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Man Facing Deportation Is Given Sanctuary In Amherst Church


     A church in Amherst has become the first in western Massachusetts to shelter someone facing imminent deportation.

    A crowd of 150 people rallied in front of the First Congregational Church on Main Street in downtown Amherst Thursday after it was announced the church was providing sanctuary to a man facing deportation to Guatemala.

    Lucio Perez, 38, was ordered by federal immigration authorities to purchase an airline ticket and board a plane Thursday to fly to the country he fled more than 20 years ago, but instead the undocumented immigrant took refuge in the church Wednesday night.

    Rev. Vicki Kemper said Perez is welcome to stay as long as he likes.

   "This is not an action we take lightly," said Kemper. " At the same time it is an action we feel we must take."

    According to Perez’s supporters, his case is before the Board of Immigration Appeals where a resolution could take months.

    A meeting room in the church has been outfitted as a living area for Perez with a bed, a microwave and a small refrigerator.

  " People are staying in this building 24-7, and we are coordinating food donations and there are people in the church providing hands on support to Lucio and his family and there are many others in the church who are praying for us all." said Kemper.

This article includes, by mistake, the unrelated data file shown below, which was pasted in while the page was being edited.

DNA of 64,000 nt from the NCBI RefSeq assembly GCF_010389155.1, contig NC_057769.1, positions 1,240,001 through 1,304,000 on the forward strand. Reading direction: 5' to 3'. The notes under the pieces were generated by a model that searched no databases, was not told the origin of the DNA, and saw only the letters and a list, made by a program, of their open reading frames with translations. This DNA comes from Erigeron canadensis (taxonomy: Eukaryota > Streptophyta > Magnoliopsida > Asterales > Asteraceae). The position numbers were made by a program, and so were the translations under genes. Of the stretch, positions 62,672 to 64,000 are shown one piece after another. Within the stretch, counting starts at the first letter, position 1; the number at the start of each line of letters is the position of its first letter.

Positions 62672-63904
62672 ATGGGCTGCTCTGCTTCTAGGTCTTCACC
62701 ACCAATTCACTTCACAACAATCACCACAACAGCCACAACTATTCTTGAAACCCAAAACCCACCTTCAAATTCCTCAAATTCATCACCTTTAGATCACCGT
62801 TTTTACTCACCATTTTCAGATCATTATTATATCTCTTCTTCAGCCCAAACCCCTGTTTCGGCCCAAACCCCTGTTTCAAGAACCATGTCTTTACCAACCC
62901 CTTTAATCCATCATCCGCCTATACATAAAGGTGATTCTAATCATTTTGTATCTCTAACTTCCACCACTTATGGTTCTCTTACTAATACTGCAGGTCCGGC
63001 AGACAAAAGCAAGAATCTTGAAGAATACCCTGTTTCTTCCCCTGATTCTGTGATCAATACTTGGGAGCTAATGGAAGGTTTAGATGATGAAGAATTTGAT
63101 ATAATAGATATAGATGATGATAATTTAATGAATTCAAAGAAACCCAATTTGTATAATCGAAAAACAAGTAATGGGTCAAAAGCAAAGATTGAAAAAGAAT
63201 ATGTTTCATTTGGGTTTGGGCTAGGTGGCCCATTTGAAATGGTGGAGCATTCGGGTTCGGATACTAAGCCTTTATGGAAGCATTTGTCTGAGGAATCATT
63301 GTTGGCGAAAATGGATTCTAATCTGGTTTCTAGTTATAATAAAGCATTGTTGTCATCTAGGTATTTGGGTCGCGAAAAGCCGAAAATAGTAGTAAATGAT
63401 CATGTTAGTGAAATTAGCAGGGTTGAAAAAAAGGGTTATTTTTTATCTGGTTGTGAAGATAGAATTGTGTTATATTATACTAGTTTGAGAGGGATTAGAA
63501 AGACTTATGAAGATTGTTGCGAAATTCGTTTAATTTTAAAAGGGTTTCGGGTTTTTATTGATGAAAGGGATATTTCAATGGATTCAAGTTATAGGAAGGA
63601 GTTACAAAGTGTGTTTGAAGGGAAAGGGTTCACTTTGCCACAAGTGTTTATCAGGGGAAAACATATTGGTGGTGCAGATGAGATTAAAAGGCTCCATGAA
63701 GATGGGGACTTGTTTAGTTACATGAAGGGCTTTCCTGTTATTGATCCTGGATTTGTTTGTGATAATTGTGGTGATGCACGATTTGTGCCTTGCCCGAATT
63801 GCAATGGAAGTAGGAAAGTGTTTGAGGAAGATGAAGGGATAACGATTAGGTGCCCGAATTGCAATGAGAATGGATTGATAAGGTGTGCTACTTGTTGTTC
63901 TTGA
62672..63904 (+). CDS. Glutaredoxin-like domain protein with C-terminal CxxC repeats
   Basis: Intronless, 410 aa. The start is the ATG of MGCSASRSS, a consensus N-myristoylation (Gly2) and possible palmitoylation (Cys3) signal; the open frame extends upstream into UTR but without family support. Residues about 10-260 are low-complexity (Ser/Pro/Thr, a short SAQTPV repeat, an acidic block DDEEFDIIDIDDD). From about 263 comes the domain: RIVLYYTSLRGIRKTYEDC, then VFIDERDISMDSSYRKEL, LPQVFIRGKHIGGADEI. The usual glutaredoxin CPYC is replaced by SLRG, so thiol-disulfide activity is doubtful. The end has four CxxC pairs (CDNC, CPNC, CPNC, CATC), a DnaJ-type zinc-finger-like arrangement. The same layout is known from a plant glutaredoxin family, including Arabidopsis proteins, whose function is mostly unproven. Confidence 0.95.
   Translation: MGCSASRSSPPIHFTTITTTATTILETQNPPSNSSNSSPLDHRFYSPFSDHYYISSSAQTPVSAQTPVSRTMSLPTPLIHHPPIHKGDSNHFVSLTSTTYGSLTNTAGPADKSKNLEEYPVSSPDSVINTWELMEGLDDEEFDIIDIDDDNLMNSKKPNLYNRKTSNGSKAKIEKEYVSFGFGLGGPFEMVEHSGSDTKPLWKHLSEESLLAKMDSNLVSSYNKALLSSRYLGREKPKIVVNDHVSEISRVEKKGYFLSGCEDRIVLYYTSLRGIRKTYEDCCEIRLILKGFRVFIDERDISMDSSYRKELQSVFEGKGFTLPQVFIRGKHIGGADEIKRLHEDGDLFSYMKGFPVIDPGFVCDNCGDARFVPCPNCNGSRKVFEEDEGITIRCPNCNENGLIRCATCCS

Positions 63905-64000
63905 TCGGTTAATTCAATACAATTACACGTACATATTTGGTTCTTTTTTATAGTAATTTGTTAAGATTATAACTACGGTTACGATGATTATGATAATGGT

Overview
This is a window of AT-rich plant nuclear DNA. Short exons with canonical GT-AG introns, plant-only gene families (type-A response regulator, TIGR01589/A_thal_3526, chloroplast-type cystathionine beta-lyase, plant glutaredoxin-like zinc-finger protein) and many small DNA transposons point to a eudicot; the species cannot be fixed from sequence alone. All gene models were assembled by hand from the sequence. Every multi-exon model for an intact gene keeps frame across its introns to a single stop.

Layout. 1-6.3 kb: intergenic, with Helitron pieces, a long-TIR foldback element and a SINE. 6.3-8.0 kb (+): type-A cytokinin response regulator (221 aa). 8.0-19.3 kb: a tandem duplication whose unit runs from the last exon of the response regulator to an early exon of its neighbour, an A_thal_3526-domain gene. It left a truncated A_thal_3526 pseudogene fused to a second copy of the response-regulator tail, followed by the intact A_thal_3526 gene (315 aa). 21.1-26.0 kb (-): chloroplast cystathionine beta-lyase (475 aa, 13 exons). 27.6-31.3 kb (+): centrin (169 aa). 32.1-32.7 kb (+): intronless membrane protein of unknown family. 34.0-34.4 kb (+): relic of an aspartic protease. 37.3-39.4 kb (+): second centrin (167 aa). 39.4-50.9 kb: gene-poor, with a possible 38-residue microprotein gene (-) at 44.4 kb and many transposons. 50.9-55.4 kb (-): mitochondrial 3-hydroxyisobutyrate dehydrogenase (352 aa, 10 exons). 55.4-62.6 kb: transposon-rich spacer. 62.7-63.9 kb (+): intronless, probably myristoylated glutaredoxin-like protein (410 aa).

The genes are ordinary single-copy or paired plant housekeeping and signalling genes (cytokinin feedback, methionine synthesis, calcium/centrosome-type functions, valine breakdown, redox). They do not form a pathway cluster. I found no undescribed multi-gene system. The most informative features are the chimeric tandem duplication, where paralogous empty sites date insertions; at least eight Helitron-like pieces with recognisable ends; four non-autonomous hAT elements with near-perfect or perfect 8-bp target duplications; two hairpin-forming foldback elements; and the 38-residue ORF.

Kemper said the congregation of the church at a hastily called meeting in mid-September decided to offer sanctuary to someone facing immediate removal from the country.

    " I was stunned, humbled and amazed by the open hearts of people in this congregation," said Kemper. "I have not heard anyone say we should not be doing this."

    Perez, speaking through an interpreter, thanked the church for opening its doors to him.  He complained his deportation is unfair.

  " I am not a criminal," declared Lucio.

   The father of three children, who are all U.S. citizens, worked as a landscaper in Springfield and has no criminal record, but he came onto the radar of U.S. Immigration and Customs Enforcement in 2009 after an incident with police in West Hartford.

   Under the Obama administration, Perez’s deportation proceedings were put on hold, so long as he checked in annually with immigration officials.  Last month, Perez was ordered to leave the country by October 19th.  His appeal for a stay of the deportation was turned down.

   Perez’s case has been championed by the Pioneer Valley Workers Center and other immigration-rights activists.  Margaret Sawyer of the PVWC called Perez a “decent person.”

   Earlier in the week, more than 100 people marched outside the Springfield offices of the U.S. Department of Homeland Security to protest Perez’s deportation.  Police arrested 18 people when they blocked the doors to the office building and refused to move.



Paul Tuthill is WAMC’s Pioneer Valley Bureau Chief. He’s been covering news, everything from politics and government corruption to natural disasters and the arts, in western Massachusetts since 2007. Before joining WAMC, Paul was a reporter and anchor at WRKO in Boston. He was news director for more than a decade at WTAG in Worcester. Paul has won more than two dozen Associated Press Broadcast Awards. He won an Edward R. Murrow award for reporting on veterans’ healthcare for WAMC in 2011. Born and raised in western New York, Paul did his first radio reporting while he was a student at the University of Rochester.
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